New York

Claude Wampler

P.S. 122

One of the more interesting performances this season was Claude Wampler’s Blanket, The Surface of Her, not only because this thirty-one-year-old artist comes to the stage with training in numerous performance techniques—ballet, Butoh, opera, acting—but also because she knows obsessively well the work of her peers in contemporary art. The result was a polished, ninety-minute work that is truly of the moment in the way it captures the aesthetic mood of the present, particularly its high-fashion photographic quality and its languorous sexuality.

The concept behind Blanket began with a device that could have been disastrous; Wampler invited eight others whose work fascinated her—Aphex Twin/Richard D. James, Sylvie Fleury, Richard Foreman, Richard Kern, Paul McCarthy, Julia Scher, Romaine Slocombe, and Viktor & Rolf—to tell her what to do for ten minutes each. She imagined they would use her actor’s body as an empty vessel for their ideas, and that, strung together, the performance would unfold like an “exquisite corpse”—the live equivalent to the Surrealists’ favorite literary game of chance. Few of them responded with more than a one-liner: “Bend spoons like Yuri Geller” (Foreman); “Piss onstage” (Kern); or “Get down on your knees and bark like a dog” (McCarthy), which is exactly what she did (except in the case of the bending spoons), resulting in images of a startling intensity. Sylvie Fleury sent a gold-lamé hair dryer from Switzerland and photographer Romaine Slocombe asked to see her videotapes, and they “talked a lot on the phone.” Only Viktor & Rolf, a Dutch team of fashion designers, scripted their ten minutes. They made a dress to measure, gave makeup and styling instructions, specified lighting, and sent a videotape that would run simultaneously with her performance. They also added their own aural byline, a recording that very slowly repeated, “Viktor and Rolf ... Viktor and Rolf,” every two minutes.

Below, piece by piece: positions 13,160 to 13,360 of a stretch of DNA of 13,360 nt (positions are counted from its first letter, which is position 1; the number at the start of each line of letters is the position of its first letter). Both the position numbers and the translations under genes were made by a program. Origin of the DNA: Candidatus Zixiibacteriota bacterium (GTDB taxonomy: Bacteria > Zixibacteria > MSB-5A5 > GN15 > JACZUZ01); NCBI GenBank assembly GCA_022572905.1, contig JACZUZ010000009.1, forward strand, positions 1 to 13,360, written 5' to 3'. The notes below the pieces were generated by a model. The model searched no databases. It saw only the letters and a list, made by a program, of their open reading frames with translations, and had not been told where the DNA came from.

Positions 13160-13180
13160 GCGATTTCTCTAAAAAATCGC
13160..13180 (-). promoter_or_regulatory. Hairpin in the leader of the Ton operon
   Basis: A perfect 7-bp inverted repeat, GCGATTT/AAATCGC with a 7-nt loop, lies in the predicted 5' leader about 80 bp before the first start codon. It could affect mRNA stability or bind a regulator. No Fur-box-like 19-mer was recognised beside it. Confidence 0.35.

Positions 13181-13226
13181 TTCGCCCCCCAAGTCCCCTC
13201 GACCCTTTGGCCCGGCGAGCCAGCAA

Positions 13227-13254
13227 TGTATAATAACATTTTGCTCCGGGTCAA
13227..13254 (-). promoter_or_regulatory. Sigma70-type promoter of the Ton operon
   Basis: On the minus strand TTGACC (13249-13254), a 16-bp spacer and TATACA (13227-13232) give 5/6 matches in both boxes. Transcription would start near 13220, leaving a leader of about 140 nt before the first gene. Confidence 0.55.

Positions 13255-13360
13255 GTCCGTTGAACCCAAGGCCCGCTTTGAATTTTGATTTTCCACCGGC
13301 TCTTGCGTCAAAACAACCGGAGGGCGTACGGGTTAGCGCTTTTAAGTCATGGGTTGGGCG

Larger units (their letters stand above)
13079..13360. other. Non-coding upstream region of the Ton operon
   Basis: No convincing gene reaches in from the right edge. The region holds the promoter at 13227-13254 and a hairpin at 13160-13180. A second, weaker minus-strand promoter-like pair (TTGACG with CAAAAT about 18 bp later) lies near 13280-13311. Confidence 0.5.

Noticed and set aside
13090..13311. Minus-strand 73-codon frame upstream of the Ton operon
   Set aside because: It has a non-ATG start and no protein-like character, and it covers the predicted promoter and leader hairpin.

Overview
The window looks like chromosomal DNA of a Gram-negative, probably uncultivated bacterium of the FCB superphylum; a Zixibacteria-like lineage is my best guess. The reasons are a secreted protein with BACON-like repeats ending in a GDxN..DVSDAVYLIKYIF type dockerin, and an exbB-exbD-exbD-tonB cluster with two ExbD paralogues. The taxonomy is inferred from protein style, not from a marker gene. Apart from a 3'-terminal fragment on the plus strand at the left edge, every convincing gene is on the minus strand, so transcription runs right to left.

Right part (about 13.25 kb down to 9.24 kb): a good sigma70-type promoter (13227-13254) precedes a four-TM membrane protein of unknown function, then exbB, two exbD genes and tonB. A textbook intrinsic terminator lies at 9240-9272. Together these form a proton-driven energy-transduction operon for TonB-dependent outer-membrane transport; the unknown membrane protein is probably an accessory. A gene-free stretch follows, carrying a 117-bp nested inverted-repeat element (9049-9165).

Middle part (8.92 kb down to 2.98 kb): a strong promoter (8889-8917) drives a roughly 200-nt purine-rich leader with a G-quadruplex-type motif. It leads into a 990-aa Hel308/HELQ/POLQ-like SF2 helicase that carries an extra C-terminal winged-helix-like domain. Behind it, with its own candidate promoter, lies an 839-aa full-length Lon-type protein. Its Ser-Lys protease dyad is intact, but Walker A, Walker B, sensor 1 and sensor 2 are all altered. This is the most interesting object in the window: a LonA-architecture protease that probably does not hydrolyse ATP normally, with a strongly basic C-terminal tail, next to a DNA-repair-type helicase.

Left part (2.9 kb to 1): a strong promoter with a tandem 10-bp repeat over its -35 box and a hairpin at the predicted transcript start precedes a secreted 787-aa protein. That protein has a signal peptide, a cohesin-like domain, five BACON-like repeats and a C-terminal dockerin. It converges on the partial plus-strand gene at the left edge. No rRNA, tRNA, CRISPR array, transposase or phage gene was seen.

Wampler’s talent lay in her canny ability to translate the spirit of each artist’s aesthetic into evocative live performance. As sexually insistent as a Pasolini movie, as glossy and hyperreal as an Inez van Lamsweerde photograph, each tightly constructed vignette was a checklist of current fixations: violence, bodily functions, gender, race, and the music of youth culture. Her interpretation of Foreman, another important influence, was an image-rich homage to a highly visual and ribald director, and her theatrical imagination even ran to a dramatic memorial to the end of classicism; wearing a gown of Prussian blue, perched on a high pedestal, and accompanied by a pianist, Wampler sang an aria in vain as Richard D. James’ techno music blasted the sound of her voice to bits and left the musician’s hands foundering silently at the keyboard.

Blanket marks a crossroads in Wampler’s relatively young solo career, and it will be interesting to see which of several possible paths she takes. Her performances have mostly been limited to vivid, single gestures; in Knit Tease, 1996, she unraveled the knitted dress she was wearing and reknittted it—a process that took three to four hours. In Vertical Smile, 1996, she goosed viewers as they bent over to peer at a video screen behind a peephole installed in a gallery. With Blanket, her most theatrically structured work to date, she occupied a far larger stage; it will be intriguing to see how she fills it.

RoseLee Goldberg